Vaseline, in partnership with Hued, has launched See My Skin, an online database designed to search conditions on skin of color and connect people with the proper care they deserve.
See My Skin guides consumers by displaying results they seek when searching for skin conditions. Through the search experience, See My Skin helps provide people access to quality and impartial skin care with a robust database of board-certified dermatologists.
The platform also offers educational resources that provide expert recommendations on how to treat and monitor skin at home, understanding when to seek a dermatologist for proper care, and how to best prepare for an appointment with the right questions.
Users can submit their own images to help continually expand representation of skin of color.
Hued is a first-of-its-kind healthcare technology startup and website that connects patients with medical professionals that specifically understand their cultural, physical, and mental health needs.
Vaseline also partnered with VisualDX, a platform created by dermatologists, to help healthcare professionals accurately diagnose and treat patients of color.
As part of the launch, Vaseline's Healing Jelly artwork on its packaging includes a QR code driving to resources, inclusive of the See My Skin platform.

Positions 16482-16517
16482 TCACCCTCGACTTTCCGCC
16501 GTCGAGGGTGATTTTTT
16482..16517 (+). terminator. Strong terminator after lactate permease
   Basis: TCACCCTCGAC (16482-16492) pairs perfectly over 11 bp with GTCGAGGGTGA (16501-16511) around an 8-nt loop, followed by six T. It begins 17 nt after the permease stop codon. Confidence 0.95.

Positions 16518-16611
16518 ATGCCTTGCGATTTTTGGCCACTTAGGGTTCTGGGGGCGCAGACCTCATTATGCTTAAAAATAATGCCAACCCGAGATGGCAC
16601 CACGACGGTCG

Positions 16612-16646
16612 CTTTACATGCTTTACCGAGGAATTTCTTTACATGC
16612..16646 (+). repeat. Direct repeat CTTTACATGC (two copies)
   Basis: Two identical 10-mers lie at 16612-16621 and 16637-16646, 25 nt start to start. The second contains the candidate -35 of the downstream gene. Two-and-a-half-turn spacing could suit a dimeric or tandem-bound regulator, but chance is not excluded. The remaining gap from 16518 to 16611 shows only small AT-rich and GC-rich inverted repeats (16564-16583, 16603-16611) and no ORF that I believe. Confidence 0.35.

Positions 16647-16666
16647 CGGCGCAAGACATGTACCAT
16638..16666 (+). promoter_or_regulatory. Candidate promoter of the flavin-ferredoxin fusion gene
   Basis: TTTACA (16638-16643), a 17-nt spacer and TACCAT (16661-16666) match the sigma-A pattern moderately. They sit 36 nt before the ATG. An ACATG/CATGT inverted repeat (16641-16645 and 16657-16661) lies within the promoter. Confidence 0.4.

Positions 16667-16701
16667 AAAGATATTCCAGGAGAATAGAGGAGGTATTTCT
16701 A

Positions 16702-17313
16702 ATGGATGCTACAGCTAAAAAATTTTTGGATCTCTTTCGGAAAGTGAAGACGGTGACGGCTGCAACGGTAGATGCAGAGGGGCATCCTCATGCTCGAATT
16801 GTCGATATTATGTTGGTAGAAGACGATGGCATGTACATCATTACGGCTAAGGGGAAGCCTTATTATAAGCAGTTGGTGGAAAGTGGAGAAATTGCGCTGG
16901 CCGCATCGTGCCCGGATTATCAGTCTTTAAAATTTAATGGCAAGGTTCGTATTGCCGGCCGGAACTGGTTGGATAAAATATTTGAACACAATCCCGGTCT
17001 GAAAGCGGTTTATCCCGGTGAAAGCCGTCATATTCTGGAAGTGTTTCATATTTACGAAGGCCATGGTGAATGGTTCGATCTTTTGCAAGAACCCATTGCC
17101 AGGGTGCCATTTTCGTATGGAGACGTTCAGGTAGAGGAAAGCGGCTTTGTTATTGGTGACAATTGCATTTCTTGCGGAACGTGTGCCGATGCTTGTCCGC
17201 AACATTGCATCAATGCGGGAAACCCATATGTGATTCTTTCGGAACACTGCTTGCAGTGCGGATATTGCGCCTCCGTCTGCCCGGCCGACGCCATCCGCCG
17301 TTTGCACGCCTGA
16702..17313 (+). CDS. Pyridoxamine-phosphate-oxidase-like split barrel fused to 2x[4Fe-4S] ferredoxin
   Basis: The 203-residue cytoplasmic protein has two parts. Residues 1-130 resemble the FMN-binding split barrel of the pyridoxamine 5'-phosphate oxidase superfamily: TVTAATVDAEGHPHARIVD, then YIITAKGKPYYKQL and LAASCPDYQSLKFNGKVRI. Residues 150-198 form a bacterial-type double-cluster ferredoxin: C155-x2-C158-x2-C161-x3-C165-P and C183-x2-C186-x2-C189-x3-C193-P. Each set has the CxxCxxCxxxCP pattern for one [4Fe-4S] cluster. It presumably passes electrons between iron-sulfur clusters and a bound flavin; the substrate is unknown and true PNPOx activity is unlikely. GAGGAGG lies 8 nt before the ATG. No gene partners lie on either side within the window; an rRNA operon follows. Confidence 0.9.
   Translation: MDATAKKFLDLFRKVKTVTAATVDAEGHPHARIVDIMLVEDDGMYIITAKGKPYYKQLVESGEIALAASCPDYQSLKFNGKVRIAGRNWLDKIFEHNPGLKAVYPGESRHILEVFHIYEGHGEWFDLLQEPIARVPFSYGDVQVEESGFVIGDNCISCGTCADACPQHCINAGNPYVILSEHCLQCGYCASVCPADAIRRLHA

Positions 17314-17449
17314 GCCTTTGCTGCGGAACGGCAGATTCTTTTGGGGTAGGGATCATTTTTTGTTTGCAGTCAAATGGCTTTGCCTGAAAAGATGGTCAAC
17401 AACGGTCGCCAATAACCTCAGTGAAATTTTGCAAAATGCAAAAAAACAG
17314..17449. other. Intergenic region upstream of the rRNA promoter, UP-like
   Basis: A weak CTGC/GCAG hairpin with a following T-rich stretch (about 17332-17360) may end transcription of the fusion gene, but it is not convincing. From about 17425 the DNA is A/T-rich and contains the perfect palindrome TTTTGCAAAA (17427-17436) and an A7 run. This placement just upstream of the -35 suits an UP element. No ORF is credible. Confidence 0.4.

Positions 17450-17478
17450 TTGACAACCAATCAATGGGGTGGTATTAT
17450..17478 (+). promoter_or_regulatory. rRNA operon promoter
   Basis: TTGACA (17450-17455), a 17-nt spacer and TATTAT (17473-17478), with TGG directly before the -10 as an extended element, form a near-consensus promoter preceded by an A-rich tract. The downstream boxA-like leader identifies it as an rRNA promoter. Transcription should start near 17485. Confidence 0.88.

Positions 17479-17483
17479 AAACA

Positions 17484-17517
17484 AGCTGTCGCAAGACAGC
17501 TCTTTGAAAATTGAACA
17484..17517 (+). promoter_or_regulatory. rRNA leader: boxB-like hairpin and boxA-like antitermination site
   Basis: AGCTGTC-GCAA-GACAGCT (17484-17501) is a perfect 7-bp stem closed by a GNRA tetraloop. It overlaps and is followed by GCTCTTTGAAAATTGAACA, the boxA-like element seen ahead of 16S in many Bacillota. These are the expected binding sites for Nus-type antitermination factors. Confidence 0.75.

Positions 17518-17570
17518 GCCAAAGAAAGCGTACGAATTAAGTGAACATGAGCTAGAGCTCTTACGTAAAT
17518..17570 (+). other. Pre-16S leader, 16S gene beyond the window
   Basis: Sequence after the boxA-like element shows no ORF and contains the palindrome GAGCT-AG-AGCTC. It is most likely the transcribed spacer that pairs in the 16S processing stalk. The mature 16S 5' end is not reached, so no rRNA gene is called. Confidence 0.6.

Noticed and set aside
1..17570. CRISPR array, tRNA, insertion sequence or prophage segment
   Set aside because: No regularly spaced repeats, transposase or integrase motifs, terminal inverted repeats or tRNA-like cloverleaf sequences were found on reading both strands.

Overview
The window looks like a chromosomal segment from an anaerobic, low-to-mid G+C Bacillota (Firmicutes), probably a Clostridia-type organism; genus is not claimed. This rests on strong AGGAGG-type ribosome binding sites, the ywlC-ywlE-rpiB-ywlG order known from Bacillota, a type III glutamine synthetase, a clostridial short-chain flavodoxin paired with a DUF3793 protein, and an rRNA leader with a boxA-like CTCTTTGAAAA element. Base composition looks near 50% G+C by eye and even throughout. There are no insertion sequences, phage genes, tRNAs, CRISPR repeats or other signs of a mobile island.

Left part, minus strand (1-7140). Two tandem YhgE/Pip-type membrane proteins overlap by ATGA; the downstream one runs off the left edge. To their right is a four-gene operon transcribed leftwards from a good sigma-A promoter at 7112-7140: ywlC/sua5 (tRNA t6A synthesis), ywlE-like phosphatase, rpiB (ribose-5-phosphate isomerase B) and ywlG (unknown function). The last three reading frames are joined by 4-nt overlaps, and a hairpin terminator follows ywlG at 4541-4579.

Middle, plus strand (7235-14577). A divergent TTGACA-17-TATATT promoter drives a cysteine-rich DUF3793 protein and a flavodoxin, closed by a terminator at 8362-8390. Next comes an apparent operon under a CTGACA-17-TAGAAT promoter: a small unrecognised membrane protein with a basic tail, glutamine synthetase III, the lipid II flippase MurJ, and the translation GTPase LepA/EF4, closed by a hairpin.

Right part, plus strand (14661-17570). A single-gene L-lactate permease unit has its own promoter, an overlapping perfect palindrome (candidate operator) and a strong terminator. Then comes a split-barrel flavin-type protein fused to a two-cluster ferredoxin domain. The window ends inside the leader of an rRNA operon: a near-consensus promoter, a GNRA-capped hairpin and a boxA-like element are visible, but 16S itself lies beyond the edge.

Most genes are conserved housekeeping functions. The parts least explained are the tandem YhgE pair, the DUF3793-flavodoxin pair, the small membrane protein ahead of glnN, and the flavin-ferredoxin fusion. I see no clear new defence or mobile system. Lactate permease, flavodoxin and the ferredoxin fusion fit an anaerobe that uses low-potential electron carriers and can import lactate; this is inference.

Kevin Tolson, brand director of U.S skin care at Unilever, said, "People of color are negatively impacted by healthcare inequities that can lead to worse health outcomes, including caring for their skin. Whether it's looking for answers in search, on social media, or even in textbooks, the results that resemble their skin are scarce, which can leave us feeling unseen and underrepresented. We created See My Skin so that people with melanin-rich skin could finally see skin conditions on themselves. Our goal is to provide solutions that ensure communities are equipped to get the care that everyone deserves. This is a step in that direction."
Founder of Tone Dermatology, Caroline Robinson, MD said, "I'm really excited to be a part of this work because this topic and this issue is something that I'm very passionate about. We need to move the needle on equitable care for all. Thinking about things from a patient perspective, it's really difficult to recognize the lack of representation for skin of color. We are becoming a more and more diverse nation, and resources like textbooks and image databases need to evolve with the changing society."